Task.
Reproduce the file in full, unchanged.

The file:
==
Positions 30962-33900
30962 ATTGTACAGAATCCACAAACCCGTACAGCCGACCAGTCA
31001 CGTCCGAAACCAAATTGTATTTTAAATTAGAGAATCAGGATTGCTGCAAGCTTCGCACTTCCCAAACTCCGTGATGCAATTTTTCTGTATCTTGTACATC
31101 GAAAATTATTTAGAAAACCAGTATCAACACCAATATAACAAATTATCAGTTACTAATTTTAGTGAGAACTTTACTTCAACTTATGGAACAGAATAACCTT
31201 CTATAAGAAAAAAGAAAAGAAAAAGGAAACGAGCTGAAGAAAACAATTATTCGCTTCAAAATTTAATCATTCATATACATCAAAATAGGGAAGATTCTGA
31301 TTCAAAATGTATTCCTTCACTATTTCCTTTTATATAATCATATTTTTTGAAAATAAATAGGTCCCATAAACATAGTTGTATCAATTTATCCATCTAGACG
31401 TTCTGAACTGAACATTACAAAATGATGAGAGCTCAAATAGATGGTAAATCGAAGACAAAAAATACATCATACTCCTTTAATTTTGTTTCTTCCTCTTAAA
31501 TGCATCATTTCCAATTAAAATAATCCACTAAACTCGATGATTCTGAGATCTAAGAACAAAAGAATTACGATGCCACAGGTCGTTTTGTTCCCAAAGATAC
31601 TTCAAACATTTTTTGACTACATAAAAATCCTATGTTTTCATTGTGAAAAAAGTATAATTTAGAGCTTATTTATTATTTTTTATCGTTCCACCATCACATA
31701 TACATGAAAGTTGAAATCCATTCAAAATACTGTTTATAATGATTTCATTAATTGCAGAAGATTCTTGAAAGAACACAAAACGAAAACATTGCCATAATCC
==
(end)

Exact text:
Positions 30962-33900
30962 ATTGTACAGAATCCACAAACCCGTACAGCCGACCAGTCA
31001 CGTCCGAAACCAAATTGTATTTTAAATTAGAGAATCAGGATTGCTGCAAGCTTCGCACTTCCCAAACTCCGTGATGCAATTTTTCTGTATCTTGTACATC
31101 GAAAATTATTTAGAAAACCAGTATCAACACCAATATAACAAATTATCAGTTACTAATTTTAGTGAGAACTTTACTTCAACTTATGGAACAGAATAACCTT
31201 CTATAAGAAAAAAGAAAAGAAAAAGGAAACGAGCTGAAGAAAACAATTATTCGCTTCAAAATTTAATCATTCATATACATCAAAATAGGGAAGATTCTGA
31301 TTCAAAATGTATTCCTTCACTATTTCCTTTTATATAATCATATTTTTTGAAAATAAATAGGTCCCATAAACATAGTTGTATCAATTTATCCATCTAGACG
31401 TTCTGAACTGAACATTACAAAATGATGAGAGCTCAAATAGATGGTAAATCGAAGACAAAAAATACATCATACTCCTTTAATTTTGTTTCTTCCTCTTAAA
31501 TGCATCATTTCCAATTAAAATAATCCACTAAACTCGATGATTCTGAGATCTAAGAACAAAAGAATTACGATGCCACAGGTCGTTTTGTTCCCAAAGATAC
31601 TTCAAACATTTTTTGACTACATAAAAATCCTATGTTTTCATTGTGAAAAAAGTATAATTTAGAGCTTATTTATTATTTTTTATCGTTCCACCATCACATA
31701 TACATGAAAGTTGAAATCCATTCAAAATACTGTTTATAATGATTTCATTAATTGCAGAAGATTCTTGAAAGAACACAAAACGAAAACATTGCCATAATCC